But in every day of your life, there are many calls, and in an ordinary life, they are often missed. As you go about the busyness of your day, it is natural to miss the many opportunities to make a difference in your world and in particular, the lives of people around you.

I remember as a child shopping with my parents at a downtown department store. Maybe it was Woodward’s or The Bay. I had to go to the washroom . . . badly. I didn’t have a dime to get into a toilet stall. A kindly man noting my distress saved my day by giving me the dime that I needed.

Sometimes you can do something that may seem small to you but can make a big difference for someone else, but to do that small kindness requires a kind and open heart and the will to do what needs to be done.

You and I are capable of these small, significant acts each and every day. We just have to look for them.

So to answer the call – where your talents and passions meet the needs before you – does not have to wait for your work of a lifetime. You can answer the call every day, even many times throughout a day.

Your happiness exercise for today (and every day): Look for an opportunity to do what you can to help others in need, and answer the call by seizing that opportunity. You will discover that in the process, you will meet your own need to make a positive difference in our world.

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#24 Discovering your purpose in life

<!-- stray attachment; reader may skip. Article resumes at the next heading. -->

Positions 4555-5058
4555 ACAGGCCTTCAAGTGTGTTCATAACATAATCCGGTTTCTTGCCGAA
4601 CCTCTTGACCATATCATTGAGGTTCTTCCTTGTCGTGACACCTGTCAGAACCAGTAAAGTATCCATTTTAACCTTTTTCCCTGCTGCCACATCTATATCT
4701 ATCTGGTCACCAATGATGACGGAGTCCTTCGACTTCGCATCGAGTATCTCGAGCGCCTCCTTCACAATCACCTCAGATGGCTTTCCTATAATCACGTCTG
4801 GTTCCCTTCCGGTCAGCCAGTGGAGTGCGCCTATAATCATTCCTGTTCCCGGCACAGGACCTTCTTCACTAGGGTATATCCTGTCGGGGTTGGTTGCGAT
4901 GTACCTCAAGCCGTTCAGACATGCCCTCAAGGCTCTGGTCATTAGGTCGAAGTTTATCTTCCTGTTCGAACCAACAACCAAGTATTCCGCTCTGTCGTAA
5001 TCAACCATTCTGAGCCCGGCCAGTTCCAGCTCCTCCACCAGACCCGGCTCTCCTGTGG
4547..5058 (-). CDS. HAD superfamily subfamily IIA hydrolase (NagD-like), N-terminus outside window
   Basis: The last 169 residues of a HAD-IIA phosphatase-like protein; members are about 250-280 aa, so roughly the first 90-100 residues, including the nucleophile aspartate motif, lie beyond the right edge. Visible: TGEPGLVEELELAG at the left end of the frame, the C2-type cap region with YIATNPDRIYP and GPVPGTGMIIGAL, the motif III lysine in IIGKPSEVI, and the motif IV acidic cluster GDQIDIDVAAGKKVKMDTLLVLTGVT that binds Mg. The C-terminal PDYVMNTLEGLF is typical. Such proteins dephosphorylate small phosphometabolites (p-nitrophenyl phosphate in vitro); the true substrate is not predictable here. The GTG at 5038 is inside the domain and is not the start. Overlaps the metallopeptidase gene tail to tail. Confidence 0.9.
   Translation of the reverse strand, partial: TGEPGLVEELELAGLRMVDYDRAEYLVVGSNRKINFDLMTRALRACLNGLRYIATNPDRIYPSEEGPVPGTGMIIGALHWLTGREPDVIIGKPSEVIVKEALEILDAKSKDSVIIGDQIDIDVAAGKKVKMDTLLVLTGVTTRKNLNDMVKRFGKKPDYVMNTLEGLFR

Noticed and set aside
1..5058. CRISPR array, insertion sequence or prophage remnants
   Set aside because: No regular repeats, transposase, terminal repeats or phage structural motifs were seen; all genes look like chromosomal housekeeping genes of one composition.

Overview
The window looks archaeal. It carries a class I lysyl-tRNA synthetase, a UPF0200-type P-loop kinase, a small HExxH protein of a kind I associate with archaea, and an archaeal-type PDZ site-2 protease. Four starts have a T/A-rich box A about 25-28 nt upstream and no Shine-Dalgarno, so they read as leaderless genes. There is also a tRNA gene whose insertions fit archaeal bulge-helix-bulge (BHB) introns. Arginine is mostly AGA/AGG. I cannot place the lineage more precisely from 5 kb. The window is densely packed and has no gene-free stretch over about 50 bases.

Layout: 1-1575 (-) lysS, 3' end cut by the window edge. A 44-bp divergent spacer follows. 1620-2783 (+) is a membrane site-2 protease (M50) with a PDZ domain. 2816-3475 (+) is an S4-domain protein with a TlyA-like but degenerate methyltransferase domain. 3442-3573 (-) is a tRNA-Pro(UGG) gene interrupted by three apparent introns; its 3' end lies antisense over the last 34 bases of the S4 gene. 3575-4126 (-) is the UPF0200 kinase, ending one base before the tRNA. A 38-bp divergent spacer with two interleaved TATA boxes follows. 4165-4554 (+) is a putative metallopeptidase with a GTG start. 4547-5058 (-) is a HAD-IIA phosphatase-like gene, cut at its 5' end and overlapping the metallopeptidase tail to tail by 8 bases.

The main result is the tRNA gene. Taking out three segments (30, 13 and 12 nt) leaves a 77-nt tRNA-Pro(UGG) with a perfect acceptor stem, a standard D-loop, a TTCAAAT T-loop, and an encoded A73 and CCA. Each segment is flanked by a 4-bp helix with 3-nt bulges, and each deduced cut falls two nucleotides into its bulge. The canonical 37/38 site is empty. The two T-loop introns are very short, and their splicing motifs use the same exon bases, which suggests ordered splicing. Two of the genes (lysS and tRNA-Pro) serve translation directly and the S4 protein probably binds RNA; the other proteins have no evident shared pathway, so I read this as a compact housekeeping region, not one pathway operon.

Sunset in La Puerta, Mexico by Nicole Kinnear
Sunset in La Puerta, Mexico by Nicole Kinnear

When I talk to my kids about their future careers, I know that what they decide to do with their lives will be shaped by their life experiences. Though they may have passion in a number of areas today, they will discover more of themselves as their lives unfold.

I draw for them three large circles analogous to the model used in the business classic, “From Good to Great”. In that book, Jim Collins asserted that great companies chose as their business the intersection of three great circles representing (1) what they did better than any other company, (2) what they were passionate about, and (3) the needs of the world.

I see potential in each of us, and when I look at my kids and talk to patients, both adolescents and adults at a crossroads in their lives, I draw them those three large circles.

The first circle represents your passions. What do you love to do? What would you be willing to do for free? What could you do for hours at a time and instead of feeling exhausted, you feel energized?

The second circle represents your talents. What do you do better than anyone else? What comes easiest to you? In what area of your life can you become great if you had the right training and put in enough practice?

The third circle represents the needs of the world. How can you use your talent and passion to meet the needs of others?

The intersection of these three circles – your passions, your talents and the needs of the world – is your calling – what you need to do. Your calling is not icing on the cake when the rest of your life is looked after. It is the purpose of your life. It is your gift to the world.